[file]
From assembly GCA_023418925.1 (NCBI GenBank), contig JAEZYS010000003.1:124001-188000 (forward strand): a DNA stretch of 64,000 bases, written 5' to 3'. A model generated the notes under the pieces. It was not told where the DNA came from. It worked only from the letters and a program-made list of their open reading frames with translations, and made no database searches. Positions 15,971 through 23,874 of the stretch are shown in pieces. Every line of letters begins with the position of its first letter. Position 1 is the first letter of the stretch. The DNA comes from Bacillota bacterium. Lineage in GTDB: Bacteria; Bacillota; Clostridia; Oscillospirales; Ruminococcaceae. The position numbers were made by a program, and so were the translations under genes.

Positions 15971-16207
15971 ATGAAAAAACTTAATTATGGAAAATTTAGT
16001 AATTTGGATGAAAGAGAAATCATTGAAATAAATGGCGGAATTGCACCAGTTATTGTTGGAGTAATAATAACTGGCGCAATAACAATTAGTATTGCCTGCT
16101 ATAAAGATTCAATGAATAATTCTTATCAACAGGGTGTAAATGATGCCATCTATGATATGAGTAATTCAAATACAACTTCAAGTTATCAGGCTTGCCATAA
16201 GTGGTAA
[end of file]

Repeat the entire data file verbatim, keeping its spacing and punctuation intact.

From assembly GCA_023418925.1 (NCBI GenBank), contig JAEZYS010000003.1:124001-188000 (forward strand): a DNA stretch of 64,000 bases, written 5' to 3'. A model generated the notes under the pieces. It was not told where the DNA came from. It worked only from the letters and a program-made list of their open reading frames with translations, and made no database searches. Positions 15,971 through 23,874 of the stretch are shown in pieces. Every line of letters begins with the position of its first letter. Position 1 is the first letter of the stretch. The DNA comes from Bacillota bacterium. Lineage in GTDB: Bacteria; Bacillota; Clostridia; Oscillospirales; Ruminococcaceae. The position numbers were made by a program, and so were the translations under genes.

Positions 15971-16207
15971 ATGAAAAAACTTAATTATGGAAAATTTAGT
16001 AATTTGGATGAAAGAGAAATCATTGAAATAAATGGCGGAATTGCACCAGTTATTGTTGGAGTAATAATAACTGGCGCAATAACAATTAGTATTGCCTGCT
16101 ATAAAGATTCAATGAATAATTCTTATCAACAGGGTGTAAATGATGCCATCTATGATATGAGTAATTCAAATACAACTTCAAGTTATCAGGCTTGCCATAA
16201 GTGGTAA